The Way People Take Drugs At Festivals Is About To Change

Photo: Rachel Cabitt
Illegal drugs don’t suddenly become lawful and 100% safe the moment you set foot on the grounds of a music festival, regardless of how normalised they are at many events. While it’s generally pretty easy to get your hands on drugs if you know where to look, it’s much more difficult to ascertain what’s actually in them.
There has been an increase in drug-related deaths at music festivals in recent years, from 10 in 2010 to 57 in 2015, which has been attributed to a rise in the strength of ecstasy. Drug-testing services were piloted at Secret Garden Party and Kendal Calling last year, and now health experts are calling on all festivals to introduce similar initiatives.
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All festival-goers should be able to test their drugs on site to ensure they’re safe, the Royal Society for Public Health (RSPH) said, and some festival organisers have backed the call. Secret Garden Party, Kendall Calling and Boomtown festivals have confirmed they’ll offer drug testing this year, and more look set to follow their lead, including Reading and Leeds, NME reported.
The founder of Secret Garden Party, Freddie Fellowes, supports the idea, telling BBC Newsbeat that last year’s trial was a big success. “If it's a good idea in one place it's a good idea everywhere," he said, adding that “a remarkable percentage” of the people who had their drugs tested chose to bin them. "Otherwise they would have gone on to take something that's clearly not what they were expecting,” he said.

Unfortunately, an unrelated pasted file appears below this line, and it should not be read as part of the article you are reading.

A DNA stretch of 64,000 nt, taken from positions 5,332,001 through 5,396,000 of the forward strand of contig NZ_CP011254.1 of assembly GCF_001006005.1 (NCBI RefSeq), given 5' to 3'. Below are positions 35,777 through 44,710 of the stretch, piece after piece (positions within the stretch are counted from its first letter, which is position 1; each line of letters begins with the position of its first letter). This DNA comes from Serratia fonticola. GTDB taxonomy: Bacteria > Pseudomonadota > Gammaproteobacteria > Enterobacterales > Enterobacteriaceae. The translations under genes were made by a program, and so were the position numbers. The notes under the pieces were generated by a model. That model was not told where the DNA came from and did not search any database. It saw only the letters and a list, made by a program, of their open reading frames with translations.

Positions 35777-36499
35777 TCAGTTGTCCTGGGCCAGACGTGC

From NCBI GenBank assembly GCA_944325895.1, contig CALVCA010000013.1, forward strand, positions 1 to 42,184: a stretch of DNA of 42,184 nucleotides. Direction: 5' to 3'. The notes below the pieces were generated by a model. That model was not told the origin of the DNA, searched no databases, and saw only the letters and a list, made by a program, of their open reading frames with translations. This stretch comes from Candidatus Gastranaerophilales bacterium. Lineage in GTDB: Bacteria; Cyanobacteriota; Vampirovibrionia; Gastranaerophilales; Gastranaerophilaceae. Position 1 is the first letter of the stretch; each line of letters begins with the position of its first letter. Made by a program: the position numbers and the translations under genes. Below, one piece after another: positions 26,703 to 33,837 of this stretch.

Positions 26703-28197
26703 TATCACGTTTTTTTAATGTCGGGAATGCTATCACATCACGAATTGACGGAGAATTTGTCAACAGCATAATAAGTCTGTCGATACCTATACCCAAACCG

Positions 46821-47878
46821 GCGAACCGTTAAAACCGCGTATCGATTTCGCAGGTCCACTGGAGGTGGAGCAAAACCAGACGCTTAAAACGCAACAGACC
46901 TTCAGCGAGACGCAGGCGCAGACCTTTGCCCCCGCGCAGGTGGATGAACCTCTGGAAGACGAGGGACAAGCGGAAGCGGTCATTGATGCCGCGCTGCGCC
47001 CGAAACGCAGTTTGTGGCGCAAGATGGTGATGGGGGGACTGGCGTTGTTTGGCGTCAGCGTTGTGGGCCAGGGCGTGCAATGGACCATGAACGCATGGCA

“There was a case of some anti-malaria drugs being powdered up and sold as cocaine. We also came across someone who was selling ecstasy tablets that turned out to be 100% concrete."
Melvin Benn, head of Live Nation subsidiary Festival Republic, which organises Reading, Leeds, Latitude, V Festival, Wireless and more, said last month he wanted to introduce drug-testing services with support from the police. “We’ll see it this year for definite… at Leeds I’m pretty certain,” he said. “It’s taken a long time and it won’t be at every festival, but where we think there is a need to do it we will be doing it.”
According to the RSPH, nearly a fifth (18%) of people who tested their drugs threw them away afterwards. Shirley Cramer, the chief executive of RSPH, called drug-related deaths at music festivals “a growing problem for policy makers, health authorities and events companies alike."
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"While the use of stimulant 'club drugs' such as ecstasy can never be safe, and RSPH supports ongoing efforts to prevent them entering entertainment venues, we accept that a certain level of use remains inevitable in such settings. We therefore believe that a pragmatic, harm reduction response is necessary."
However, authorities say there are no plans for a national scheme. Simon Bray, the National Police Chiefs' Council lead for drugs, said: "Any proposal would need to be considered at a local level by the police force, local authority and health services with a view on its legal, scientific and possible health implications," BBC Newsbeat reported.
He added that police forces would need "a strong understanding of the implications on policing" before any drug testing could be supported locally. "Police could not support initiatives that do not comply with the law or that have unintended negative consequences."
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